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Last Updated: Friday, 7 December 2007, 02:56 GMT
Chavez 'will step down in 2013'
Hugo Chavez
Chavez vowed to work tirelessly until his term expires
Venezuelan President Hugo Chavez has said he will step down when his current term expires in 2013, following the defeat of his reform proposals.

Last weekend, Venezuelans narrowly rejected the president's plans to reform the constitution.

They included a proposal to allow him to run for re-election indefinitely.

Mr Chavez has said the country voted no because it was blackmailed by threats of violence and said he would try again to push through reforms.

Venezuelans voted 51% to 49% against the proposals in Sunday's national referendum.

The result was a blow to Mr Chavez, who had previously secured convincing victories in elections and referendums, including his triumph last December in the presidential poll with 63% of the vote.

In his first public statement that he would step down as planned, Mr Chavez said: "The reforms did not get passed, so I will have to leave power in 2013.

"I will work around the clock; until the very last day I have left here, I will work relentlessly."

Renewed attempts

Mr Chavez made the comments at a ceremony for graduates of a scheme called Mission Che Guevara, a state-funded adult education programme, named after the left-wing Argentine-born revolutionary.

The BBC's James Ingham in Caracas says the graduates are big fans of the president and so cheered loudly when he told them the opposition would never come back to power.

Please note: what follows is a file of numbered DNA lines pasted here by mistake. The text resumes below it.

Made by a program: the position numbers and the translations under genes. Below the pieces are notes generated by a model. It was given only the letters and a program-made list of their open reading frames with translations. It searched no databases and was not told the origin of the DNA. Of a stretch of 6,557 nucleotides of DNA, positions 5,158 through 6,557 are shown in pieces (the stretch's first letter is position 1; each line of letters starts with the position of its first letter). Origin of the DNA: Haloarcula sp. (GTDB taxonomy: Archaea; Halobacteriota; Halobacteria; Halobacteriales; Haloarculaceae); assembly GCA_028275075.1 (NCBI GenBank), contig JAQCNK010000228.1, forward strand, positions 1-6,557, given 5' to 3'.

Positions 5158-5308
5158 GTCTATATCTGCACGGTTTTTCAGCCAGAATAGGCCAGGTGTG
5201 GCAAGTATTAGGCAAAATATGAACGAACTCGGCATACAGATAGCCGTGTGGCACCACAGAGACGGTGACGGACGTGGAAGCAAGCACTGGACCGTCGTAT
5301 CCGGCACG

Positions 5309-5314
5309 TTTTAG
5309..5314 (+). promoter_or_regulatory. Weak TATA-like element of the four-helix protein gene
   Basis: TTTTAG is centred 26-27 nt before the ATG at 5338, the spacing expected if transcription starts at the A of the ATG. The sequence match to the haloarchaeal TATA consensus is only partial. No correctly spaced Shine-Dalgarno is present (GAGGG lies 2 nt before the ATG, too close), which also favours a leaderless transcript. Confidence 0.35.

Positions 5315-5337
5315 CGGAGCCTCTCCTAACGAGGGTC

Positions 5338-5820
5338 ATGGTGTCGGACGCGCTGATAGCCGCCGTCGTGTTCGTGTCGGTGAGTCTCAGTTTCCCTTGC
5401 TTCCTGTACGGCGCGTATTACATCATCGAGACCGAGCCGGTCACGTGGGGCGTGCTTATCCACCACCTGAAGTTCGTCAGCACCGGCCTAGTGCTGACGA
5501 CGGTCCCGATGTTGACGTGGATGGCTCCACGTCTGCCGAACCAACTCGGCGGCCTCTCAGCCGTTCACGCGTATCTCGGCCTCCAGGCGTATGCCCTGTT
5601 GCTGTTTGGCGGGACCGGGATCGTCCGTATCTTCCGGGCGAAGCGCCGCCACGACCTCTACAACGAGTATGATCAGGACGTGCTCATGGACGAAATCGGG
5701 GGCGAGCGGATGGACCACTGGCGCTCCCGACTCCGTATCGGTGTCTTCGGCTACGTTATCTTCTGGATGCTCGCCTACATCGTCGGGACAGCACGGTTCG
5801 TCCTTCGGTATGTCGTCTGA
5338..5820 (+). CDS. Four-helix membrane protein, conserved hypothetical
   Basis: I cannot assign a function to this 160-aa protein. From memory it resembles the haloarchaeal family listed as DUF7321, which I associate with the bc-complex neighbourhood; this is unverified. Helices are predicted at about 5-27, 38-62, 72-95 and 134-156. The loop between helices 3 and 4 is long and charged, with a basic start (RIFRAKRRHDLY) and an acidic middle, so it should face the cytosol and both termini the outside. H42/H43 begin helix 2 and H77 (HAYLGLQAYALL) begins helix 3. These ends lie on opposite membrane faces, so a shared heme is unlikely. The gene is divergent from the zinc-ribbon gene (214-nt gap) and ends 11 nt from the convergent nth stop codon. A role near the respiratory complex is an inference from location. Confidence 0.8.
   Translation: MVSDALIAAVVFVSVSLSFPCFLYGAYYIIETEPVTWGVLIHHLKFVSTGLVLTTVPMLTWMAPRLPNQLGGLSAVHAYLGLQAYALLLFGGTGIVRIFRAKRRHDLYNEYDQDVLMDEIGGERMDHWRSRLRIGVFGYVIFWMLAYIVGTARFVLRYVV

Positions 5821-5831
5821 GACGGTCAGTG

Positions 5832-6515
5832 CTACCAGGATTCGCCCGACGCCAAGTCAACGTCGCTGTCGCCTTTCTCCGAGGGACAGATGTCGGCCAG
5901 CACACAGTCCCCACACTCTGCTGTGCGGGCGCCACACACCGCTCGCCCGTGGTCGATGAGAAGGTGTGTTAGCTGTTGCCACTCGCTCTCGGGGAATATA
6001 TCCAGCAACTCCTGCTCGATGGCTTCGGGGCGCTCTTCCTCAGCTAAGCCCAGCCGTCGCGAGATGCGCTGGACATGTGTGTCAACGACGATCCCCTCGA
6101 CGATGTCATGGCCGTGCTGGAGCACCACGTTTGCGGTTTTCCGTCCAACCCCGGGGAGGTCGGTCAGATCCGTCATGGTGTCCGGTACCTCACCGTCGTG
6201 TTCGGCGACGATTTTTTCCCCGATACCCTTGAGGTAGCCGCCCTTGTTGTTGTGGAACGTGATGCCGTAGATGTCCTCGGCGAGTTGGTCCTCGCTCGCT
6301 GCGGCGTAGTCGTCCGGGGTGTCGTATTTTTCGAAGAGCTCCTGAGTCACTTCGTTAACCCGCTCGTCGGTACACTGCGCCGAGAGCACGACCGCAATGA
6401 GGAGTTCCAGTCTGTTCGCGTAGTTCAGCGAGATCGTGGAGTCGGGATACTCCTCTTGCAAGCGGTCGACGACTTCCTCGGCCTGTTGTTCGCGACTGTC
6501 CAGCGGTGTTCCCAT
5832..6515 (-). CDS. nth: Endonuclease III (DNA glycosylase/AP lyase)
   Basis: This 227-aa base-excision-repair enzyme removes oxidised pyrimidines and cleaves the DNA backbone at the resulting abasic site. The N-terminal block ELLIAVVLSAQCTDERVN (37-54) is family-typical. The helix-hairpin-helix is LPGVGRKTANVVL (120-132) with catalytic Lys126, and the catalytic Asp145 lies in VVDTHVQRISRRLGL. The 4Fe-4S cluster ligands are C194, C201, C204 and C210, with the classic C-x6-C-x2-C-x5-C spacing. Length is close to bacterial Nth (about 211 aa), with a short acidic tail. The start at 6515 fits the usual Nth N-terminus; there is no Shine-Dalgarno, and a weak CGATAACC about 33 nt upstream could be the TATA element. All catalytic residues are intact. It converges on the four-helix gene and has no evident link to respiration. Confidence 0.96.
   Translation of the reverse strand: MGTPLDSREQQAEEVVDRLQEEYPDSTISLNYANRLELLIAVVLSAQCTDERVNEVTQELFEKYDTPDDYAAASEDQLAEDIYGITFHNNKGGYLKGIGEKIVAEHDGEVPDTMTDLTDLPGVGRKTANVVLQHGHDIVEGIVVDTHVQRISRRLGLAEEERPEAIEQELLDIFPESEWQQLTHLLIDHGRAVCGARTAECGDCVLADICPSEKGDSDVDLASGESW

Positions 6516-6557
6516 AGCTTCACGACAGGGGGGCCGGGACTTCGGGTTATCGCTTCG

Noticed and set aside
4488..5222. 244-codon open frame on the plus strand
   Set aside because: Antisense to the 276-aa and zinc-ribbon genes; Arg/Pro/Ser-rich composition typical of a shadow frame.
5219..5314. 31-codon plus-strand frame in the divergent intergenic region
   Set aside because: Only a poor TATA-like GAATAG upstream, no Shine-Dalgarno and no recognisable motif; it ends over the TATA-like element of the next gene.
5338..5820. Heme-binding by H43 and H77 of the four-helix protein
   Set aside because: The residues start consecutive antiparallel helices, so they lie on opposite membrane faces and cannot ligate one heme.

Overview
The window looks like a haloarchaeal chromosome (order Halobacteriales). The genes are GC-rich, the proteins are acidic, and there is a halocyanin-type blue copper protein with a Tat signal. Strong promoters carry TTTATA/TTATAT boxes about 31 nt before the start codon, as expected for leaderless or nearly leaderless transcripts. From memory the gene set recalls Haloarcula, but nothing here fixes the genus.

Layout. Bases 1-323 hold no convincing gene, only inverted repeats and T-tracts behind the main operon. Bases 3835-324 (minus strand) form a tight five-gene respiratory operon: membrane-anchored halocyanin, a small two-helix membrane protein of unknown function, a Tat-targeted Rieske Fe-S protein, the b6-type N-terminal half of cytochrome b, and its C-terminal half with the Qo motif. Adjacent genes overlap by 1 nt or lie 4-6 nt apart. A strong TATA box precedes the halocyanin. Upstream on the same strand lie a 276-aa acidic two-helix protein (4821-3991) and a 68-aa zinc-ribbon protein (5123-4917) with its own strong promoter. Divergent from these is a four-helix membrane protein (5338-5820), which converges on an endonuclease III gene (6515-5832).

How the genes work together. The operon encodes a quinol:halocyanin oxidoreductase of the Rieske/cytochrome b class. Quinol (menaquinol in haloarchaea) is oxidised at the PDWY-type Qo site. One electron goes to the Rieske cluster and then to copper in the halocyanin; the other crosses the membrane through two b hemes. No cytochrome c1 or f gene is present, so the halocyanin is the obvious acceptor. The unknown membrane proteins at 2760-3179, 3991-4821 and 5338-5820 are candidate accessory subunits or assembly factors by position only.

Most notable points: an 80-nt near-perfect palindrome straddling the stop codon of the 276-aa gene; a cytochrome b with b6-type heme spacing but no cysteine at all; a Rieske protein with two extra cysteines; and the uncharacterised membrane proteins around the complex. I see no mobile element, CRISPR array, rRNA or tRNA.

Mr Chavez says he will launch a second attempt to get his reforms through, possibly involving his supporters more in the process.

A petition signed by 15% of voters could demand that a new referendum be looked at.

Mr Chavez could also change some laws by decree or set up a constituent assembly elected by voters which would write a new constitution.

But opponents have received a boost from their success at the polls, our correspondent says, and they will be seeking to influence policy over the next few years with their sights on power when Mr Chavez steps down in 2013.

In another development, Mr Chavez's former wife, Marisabel Rodriguez, has said she will propose a constitutional amendment to shorten presidential terms from six to four years.

She said two terms of four years each was enough time in power.

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